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Synapse. 2016 Apr;70(4):139-46. doi: 10.1002/syn.21891. Epub 2016 Feb 15.

An acute, epitope-specific modification in the dopamine transporter associated with methamphetamine-induced neurotoxicity.

Author information

1
Department of Psychology and Neuroscience, Regis University, Denver, Colorado, 80221.
2
School of Dentistry, University of Utah, Salt Lake City, Utah, 84108.
3
Eating and Addiction Section, National Institute of Diabetes and Digestive and Kidney Diseases, Bethesda, Maryland, 20892.
4
Interdepartmental Program in Neuroscience, University of Utah, Salt Lake City, Utah, 84112.
5
Department of Pharmacology and Toxicology, University of Utah, Salt Lake City, Utah, 84112.

Abstract

Preclinical studies demonstrate that repeated, high-dose methamphetamine administrations rapidly decrease plasmalemmal dopamine uptake, which may contribute to aberrant dopamine accumulation, reactive species generation, and long-term dopaminergic deficits. The present study extends these findings by demonstrating a heretofore unreported, epitope-specific modification in the dopamine transporter caused by a methamphetamine regimen that induces these deficits. Specifically, repeated, high-dose methamphetamine injections (4 × 10 mg/kg/injection, 2-h intervals) rapidly decreased immunohistochemical detection of striatal dopamine transporter as assessed 1 h after the final methamphetamine exposure. In contrast, neither a single high dose (1 × 10 mg/kg) nor repeated injections of a lower dose (4 × 2 mg/kg/injection) induced this change. The high-dose regimen-induced alteration was only detected using antibodies directed against the N-terminus. Immunohistochemical staining using antibodies directed against the C-terminus did not reveal any changes. The high-dose regimen also did not alter dopamine transporter expression as assessed using [(125) I]RTI-55 autoradiography. These data suggest that the repeated, high-dose methamphetamine regimen alters the N-terminus of the dopamine transporter. Further, these data may be predictive of persistent dopamine deficits caused by the stimulant. Future studies of the signaling cascades involved should provide novel insight into potential mechanisms underlying the physiological and pathophysiological regulation of the dopamine transporter.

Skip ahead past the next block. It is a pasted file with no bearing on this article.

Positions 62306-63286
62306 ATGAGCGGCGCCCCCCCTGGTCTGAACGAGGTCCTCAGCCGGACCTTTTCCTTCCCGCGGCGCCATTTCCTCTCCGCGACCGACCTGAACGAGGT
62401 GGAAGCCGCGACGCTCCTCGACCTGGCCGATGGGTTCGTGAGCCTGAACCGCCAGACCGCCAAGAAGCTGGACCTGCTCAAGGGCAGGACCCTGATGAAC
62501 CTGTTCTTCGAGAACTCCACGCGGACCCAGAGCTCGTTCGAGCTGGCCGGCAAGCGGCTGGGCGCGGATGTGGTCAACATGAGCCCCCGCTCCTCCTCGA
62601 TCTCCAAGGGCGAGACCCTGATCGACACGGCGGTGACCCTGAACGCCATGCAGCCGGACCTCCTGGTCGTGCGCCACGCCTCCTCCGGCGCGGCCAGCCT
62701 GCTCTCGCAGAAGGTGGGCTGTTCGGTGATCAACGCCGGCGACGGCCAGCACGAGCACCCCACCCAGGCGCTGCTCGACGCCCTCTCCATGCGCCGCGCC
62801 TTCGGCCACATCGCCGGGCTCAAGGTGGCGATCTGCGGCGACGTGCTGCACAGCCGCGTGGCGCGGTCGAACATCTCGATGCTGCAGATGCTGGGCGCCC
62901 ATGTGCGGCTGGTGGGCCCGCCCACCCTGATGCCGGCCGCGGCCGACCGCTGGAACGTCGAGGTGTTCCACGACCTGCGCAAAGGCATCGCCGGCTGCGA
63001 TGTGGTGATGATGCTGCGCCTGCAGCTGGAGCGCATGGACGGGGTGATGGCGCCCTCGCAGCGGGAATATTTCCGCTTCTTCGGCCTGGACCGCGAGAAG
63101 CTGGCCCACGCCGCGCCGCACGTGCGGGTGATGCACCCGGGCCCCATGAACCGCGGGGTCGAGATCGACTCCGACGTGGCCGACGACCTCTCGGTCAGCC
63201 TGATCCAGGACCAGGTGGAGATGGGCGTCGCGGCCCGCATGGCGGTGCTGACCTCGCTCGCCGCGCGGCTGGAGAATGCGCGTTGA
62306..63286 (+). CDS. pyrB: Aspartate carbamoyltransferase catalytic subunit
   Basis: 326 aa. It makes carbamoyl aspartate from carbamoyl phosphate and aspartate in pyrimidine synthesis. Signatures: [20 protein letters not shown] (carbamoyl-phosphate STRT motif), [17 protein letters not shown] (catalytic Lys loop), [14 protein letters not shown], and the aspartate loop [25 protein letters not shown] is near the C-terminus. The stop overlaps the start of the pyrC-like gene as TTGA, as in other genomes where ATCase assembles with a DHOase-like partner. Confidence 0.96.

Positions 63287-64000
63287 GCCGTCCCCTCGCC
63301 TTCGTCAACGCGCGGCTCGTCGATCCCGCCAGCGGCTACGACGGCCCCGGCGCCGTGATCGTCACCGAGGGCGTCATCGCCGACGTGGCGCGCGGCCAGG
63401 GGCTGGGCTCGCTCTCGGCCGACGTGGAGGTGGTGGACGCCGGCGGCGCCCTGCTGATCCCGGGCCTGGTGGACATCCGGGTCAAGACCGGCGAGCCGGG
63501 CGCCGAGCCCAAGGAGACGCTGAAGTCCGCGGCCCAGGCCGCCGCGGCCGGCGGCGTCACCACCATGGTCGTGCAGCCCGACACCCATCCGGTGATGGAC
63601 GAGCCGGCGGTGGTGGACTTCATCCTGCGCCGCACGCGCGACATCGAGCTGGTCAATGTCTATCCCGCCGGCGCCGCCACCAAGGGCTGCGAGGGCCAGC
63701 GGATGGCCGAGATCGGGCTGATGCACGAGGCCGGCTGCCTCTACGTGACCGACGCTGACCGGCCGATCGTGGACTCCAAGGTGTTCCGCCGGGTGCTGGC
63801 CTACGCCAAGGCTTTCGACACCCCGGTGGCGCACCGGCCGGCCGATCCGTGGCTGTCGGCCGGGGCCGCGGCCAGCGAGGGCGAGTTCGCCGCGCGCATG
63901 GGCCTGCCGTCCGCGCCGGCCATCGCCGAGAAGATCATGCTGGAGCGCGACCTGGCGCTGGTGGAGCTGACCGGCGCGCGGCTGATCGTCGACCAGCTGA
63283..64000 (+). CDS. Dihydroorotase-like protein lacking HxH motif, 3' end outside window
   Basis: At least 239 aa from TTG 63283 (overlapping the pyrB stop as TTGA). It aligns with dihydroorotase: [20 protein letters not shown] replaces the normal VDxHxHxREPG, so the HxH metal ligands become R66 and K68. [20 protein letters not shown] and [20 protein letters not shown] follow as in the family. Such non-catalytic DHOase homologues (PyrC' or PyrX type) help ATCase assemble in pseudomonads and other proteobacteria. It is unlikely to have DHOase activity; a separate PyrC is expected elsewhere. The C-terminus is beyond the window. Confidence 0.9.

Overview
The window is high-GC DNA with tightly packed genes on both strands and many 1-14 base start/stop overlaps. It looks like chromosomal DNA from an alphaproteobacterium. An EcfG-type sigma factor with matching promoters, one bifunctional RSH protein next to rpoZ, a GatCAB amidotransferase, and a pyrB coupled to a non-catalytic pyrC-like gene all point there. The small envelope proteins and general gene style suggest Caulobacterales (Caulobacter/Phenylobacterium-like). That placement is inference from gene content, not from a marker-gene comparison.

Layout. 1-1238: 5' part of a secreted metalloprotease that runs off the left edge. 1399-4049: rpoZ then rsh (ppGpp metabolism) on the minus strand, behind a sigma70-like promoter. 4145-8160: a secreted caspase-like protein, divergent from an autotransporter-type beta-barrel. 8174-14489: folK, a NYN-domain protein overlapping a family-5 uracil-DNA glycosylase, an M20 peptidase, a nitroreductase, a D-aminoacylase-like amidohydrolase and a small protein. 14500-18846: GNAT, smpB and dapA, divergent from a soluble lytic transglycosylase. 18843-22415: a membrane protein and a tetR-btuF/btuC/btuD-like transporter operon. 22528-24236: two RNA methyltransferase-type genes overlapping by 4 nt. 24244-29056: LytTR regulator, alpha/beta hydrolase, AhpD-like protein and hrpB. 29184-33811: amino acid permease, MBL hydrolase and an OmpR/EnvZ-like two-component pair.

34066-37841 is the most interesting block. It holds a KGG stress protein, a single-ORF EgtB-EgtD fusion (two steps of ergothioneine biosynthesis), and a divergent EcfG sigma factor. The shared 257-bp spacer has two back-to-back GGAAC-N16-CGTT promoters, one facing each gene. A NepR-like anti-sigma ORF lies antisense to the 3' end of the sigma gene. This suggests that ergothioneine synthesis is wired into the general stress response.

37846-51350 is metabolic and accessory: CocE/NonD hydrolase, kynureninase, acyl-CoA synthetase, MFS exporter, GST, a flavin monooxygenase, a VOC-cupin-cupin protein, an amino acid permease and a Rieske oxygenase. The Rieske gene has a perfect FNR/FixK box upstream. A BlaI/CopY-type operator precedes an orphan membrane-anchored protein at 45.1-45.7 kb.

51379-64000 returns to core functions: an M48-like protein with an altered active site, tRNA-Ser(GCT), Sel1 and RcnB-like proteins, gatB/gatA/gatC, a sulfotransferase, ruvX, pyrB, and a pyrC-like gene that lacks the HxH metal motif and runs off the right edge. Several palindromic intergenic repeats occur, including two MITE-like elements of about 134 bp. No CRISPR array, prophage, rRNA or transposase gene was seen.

KEYWORDS:

N-terminus; immunohistochemistry; rodent; striatum; toxicity

PMID:
26799527
DOI:
10.1002/syn.21891
[Indexed for MEDLINE]

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